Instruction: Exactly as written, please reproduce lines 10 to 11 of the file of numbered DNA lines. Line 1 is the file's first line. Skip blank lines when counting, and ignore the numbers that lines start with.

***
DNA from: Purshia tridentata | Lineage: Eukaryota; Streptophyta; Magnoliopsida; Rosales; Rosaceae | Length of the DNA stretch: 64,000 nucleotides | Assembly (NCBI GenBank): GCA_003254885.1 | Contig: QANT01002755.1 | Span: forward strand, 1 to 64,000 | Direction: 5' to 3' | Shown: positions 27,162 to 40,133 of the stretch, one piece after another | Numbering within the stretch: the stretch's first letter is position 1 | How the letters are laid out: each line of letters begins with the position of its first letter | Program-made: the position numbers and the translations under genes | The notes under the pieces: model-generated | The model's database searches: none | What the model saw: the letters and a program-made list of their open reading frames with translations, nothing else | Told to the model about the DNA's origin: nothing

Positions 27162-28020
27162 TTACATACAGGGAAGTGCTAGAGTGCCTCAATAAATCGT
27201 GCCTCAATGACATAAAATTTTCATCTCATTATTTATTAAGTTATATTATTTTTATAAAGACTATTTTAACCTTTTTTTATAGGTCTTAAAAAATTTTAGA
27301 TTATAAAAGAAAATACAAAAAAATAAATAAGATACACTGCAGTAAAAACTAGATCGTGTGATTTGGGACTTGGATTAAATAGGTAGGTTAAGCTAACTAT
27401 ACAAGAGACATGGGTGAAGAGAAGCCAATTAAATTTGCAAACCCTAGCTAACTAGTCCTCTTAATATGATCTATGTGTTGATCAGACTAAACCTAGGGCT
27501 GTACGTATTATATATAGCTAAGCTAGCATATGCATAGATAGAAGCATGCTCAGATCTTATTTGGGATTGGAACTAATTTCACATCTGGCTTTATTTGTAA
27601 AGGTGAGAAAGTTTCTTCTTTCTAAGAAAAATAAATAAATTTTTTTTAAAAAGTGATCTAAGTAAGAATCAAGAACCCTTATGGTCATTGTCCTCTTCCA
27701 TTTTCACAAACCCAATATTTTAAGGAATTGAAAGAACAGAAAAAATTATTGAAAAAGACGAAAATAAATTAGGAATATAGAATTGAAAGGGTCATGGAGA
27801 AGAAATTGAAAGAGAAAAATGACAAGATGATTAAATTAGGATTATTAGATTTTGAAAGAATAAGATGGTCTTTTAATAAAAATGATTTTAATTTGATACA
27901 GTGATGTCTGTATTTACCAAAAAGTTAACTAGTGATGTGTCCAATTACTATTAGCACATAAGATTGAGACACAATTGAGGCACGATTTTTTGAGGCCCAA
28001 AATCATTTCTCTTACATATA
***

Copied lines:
27801 AGAAATTGAAAGAGAAAAATGACAAGATGATTAAATTAGGATTATTAGATTTTGAAAGAATAAGATGGTCTTTTAATAAAAATGATTTTAATTTGATACA
27901 GTGATGTCTGTATTTACCAAAAAGTTAACTAGTGATGTGTCCAATTACTATTAGCACATAAGATTGAGACACAATTGAGGCACGATTTTTTGAGGCCCAA